Imitating Nature

Imitating Nature

We’ve talked before on this page about our goal at Paper Water Bottle: to provide an alternative to plastic bottles with a pulp and fiber-based Backyard Compostable™ liquid container. That places composting at the center of our movement. It’s no accident or coincidence. Composting is emblematic of the kind of transformation we believe is at the heart of a healthy and continuously renewing society.

The process of composting is not, in itself, new. Mesopotamians were doing it a few thousand years ago. Different “recipes” for composting methods pop up in literature throughout history. And the purposes weren’t always the same. There’s no question that the fertilizing properties of compost were clear. But there also wasn’t always a landfill at hand as an alternative. No trucks, no weekly pickup, no ability to simply cast it out of site. So, where you can, you find use for waste. Time will tell if we find ourselves there again—with requirements for space, energy, and transportation leaving us with little alternative but to make the best use of processes that occur in nature without ceasing.

Nutrient-rich soil from composting organic material

A healthy compost pile breaks down yard and kitchen waste into a natural dark, nutrient-rich soil additive.

That’s all composting is really: the replication of the kind of maintenance nature exercises all the time. We saw seeds fall and grow, and we duplicated the process. We saw the rain and irrigated our crops. We saw growth encouraged by humus-rich soil and decided to cultivate the fertilizer along with the plants. Of course, as the materials available to us changed, we’ve had to learn what works and what doesn’t.

The Environmental Protection Agency suggests the following:
• Combine the green stuff (grass clippings and food scraps) with the brown stuff (leaves and branches). The details of the mixture depend on which greens and browns you’re using.
• Size matters, too. More pieces will improve the area microorganisms have to work on, but too small and the mass compacts too much. Leave room to breathe.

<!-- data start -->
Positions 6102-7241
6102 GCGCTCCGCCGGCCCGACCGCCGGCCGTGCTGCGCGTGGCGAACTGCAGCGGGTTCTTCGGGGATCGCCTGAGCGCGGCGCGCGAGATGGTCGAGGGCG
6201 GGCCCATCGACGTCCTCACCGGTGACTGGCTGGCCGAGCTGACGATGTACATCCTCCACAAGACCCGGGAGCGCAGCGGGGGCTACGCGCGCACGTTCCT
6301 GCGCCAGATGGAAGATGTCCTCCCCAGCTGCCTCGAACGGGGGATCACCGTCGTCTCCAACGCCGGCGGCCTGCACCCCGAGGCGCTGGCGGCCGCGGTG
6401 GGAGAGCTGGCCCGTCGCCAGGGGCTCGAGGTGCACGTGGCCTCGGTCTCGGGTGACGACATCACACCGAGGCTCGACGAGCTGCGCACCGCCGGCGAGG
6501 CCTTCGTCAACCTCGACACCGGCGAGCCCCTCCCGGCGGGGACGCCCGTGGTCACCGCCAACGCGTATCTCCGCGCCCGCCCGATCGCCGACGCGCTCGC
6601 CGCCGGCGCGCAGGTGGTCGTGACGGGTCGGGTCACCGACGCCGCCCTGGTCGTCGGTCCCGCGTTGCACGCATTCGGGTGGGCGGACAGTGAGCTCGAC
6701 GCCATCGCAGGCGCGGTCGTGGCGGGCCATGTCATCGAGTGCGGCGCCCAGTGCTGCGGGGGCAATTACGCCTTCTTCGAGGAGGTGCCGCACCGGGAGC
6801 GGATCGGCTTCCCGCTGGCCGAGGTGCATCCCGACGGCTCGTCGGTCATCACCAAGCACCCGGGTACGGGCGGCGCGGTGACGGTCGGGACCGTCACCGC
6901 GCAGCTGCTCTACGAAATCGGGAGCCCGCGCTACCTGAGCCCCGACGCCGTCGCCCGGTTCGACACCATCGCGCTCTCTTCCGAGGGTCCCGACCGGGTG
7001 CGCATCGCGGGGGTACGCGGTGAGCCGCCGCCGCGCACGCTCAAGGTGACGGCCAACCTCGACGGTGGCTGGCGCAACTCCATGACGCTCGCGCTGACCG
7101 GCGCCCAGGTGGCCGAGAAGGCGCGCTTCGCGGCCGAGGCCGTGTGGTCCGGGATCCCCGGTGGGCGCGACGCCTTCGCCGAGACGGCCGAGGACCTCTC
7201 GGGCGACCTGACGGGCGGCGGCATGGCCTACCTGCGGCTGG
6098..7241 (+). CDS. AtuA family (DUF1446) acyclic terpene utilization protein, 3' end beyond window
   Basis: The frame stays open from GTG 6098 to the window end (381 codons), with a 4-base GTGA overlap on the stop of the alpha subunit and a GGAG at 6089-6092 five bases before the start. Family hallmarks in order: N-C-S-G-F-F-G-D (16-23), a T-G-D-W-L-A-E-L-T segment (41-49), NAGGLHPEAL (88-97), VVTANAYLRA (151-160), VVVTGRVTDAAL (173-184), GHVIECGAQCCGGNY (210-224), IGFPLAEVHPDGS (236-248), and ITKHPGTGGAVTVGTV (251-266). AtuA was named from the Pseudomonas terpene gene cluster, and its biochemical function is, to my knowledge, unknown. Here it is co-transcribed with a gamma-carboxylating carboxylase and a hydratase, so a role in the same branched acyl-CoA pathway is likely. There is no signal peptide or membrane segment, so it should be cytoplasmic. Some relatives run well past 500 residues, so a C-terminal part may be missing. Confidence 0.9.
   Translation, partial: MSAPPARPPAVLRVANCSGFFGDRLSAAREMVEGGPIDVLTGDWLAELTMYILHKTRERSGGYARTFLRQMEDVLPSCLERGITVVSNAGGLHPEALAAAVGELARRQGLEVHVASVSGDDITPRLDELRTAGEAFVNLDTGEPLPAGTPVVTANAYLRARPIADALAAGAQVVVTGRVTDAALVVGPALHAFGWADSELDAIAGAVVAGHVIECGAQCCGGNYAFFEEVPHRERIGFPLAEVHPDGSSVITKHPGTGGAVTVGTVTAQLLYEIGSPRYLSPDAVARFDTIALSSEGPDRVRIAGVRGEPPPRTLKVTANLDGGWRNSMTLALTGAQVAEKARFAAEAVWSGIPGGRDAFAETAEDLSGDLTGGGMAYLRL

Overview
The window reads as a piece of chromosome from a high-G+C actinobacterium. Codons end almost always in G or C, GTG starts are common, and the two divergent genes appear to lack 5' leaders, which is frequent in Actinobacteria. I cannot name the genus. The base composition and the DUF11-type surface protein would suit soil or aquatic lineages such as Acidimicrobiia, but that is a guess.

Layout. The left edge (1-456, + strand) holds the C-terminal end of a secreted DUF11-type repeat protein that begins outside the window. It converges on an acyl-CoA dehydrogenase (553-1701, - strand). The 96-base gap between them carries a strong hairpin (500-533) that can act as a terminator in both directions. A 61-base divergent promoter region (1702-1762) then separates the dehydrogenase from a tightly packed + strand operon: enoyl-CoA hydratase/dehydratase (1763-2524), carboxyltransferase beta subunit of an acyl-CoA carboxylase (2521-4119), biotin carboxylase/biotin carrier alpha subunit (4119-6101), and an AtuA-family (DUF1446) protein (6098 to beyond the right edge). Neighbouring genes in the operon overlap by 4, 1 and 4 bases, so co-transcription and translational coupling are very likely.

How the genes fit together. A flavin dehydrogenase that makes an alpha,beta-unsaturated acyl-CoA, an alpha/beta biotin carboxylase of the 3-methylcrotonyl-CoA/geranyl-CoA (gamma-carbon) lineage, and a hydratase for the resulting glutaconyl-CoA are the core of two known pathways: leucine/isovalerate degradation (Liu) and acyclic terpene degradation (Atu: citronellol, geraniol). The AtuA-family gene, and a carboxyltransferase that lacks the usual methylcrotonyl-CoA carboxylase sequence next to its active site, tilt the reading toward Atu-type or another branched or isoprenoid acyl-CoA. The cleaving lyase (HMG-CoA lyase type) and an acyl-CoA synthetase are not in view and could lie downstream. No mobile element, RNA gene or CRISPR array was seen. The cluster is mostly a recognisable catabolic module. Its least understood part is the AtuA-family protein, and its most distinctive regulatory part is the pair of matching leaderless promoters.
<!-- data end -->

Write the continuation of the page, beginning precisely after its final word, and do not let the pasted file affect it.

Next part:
• Water—transformation requires it.
• You need air too, since oxygen is the fuel for the process—but not enough to dry it out.
• Watch the temperature. It’s how you know the process is working. Composting generates heat.

The benefits are almost too numerous to list. They’re the obvious ones, like making fresh, clean, non-chemical fertilizer available to your garden or house plants. Some are less obvious, like improving air quality. It also frees space in your weekly trash pick-up – and ultimately landfills – by removing compostable materials.

It’s not often that the makers of a product are so anxious for you to throw it away—but that’s just where we ultimately want to be at Paper Water Bottle—in the middle of your compost pile, giving back energy and nutrients to the earth, rather than taking up space, unchanged and unused in a landfill. That’s why we’ve begun with the end in mind. Our products’ demise is as important as its origins, from sustainable and renewable fiber sources.

That’s what continuous transformation is all about—changing products and paradigms from what you needed yesterday into what you need tomorrow. Getting that kind of change from plastic bottles is hard. Paper Water Bottle, on the other hand, is designed for exactly that. Like composting, which turns waste into fertilizer, again and again, Paper Water Bottle is more than a gimmick: it’s A Refreshing Alternative™.

By |2017-07-12T00:11:03+00:00September 3rd, 2015|